ME218d Smart Product Design
Industrial Projects

ME218d is the fourth and final quarter in the Smart Product design sequence. In this course, students who have completed the preceding three courses (ME218abc) work with industrial partners on projects of direct industrial relevance. In conjunction with the industrial partners, teams of 3-4 students apply the information and design processes learned in ME218abc to translate a one page project description into a set of performance specifications. The teams then proceed to design, document and construct a working prototype device to meet those specifications. In parallel with the project work, a lecture series covers more advanced material such as comparative micro-controller architectures, chip level microcontroller system design, features and selection of real time kernels and alternatives among existing high-level-language programmable controllers.
The course was first offered in the fall of 1994. Since that time, student teams have taken on projects from partners as large as Raychem and as small as Virtual Technologies (< 10 employees). The projects have allowed the partners an opportunity to work with a talented group of masters students who bring new ideas and insights to the projects.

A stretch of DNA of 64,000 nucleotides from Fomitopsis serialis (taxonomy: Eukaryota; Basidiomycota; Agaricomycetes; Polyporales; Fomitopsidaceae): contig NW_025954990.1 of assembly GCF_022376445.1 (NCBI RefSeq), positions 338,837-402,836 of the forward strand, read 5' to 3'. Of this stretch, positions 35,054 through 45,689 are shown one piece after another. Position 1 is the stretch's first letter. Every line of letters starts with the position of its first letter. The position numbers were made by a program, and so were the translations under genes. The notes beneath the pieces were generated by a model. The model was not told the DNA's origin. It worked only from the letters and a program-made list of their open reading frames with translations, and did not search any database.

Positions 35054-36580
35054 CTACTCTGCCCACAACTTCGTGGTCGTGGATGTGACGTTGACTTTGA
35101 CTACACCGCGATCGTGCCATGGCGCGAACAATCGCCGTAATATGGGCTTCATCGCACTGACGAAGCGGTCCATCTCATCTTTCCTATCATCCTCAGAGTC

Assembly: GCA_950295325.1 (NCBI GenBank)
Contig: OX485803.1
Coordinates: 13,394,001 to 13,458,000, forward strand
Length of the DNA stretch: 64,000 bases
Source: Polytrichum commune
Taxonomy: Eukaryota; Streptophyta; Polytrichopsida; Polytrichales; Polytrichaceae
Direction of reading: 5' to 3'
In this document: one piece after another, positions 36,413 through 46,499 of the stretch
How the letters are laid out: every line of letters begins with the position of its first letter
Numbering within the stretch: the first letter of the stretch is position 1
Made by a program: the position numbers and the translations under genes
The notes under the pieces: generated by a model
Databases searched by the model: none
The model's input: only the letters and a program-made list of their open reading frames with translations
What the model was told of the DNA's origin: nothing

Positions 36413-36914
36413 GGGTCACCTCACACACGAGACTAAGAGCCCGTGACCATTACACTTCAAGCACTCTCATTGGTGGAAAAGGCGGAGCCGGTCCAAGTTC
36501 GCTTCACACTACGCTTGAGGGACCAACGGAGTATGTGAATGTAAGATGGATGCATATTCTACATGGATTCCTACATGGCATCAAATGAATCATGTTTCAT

In general, the projects taken on by the student teams are ideas that are of immediate interest, though not critical importance, to the partners. In some instances, the partners are looking for the kind of fresh ideas that come from a group without the local corporate mind-set. In other cases they are projects for which no in-house resources exist, either technically or from a manpower standpoint. The projects all share the common characteristic of requiring the tight integration of mechanical systems with electronics, microprocessors and software.
Industrial partners begin the projects by contacting Dr. Carryer during the summer recess. Working in collaboration with Dr. Carryer they develop a one page description of the problem. At the beginning of the fall quarter the students will specify project preferences based on these problem descriptions and their personal interests. Using this information, teams are formed and the project work begins. At this time partners may request that the team members enter into non-disclosure agreements if the project will require the students to have access to trade secret information. The students work on the project throughout the fall quarter and deliver a final report, public presentation and working prototype at the end of the fall quarter.
The financial commitment for the partner is twofold. Each project incurs a laboratory fee of $9000. In addition, the partner company is responsible for the direct costs associated with the construction of the prototype device. Depending on the sponsor's wishes, the purchasing for these direct costs can be done through the company or through Stanford and billed to the company.

Sampling of Past Projects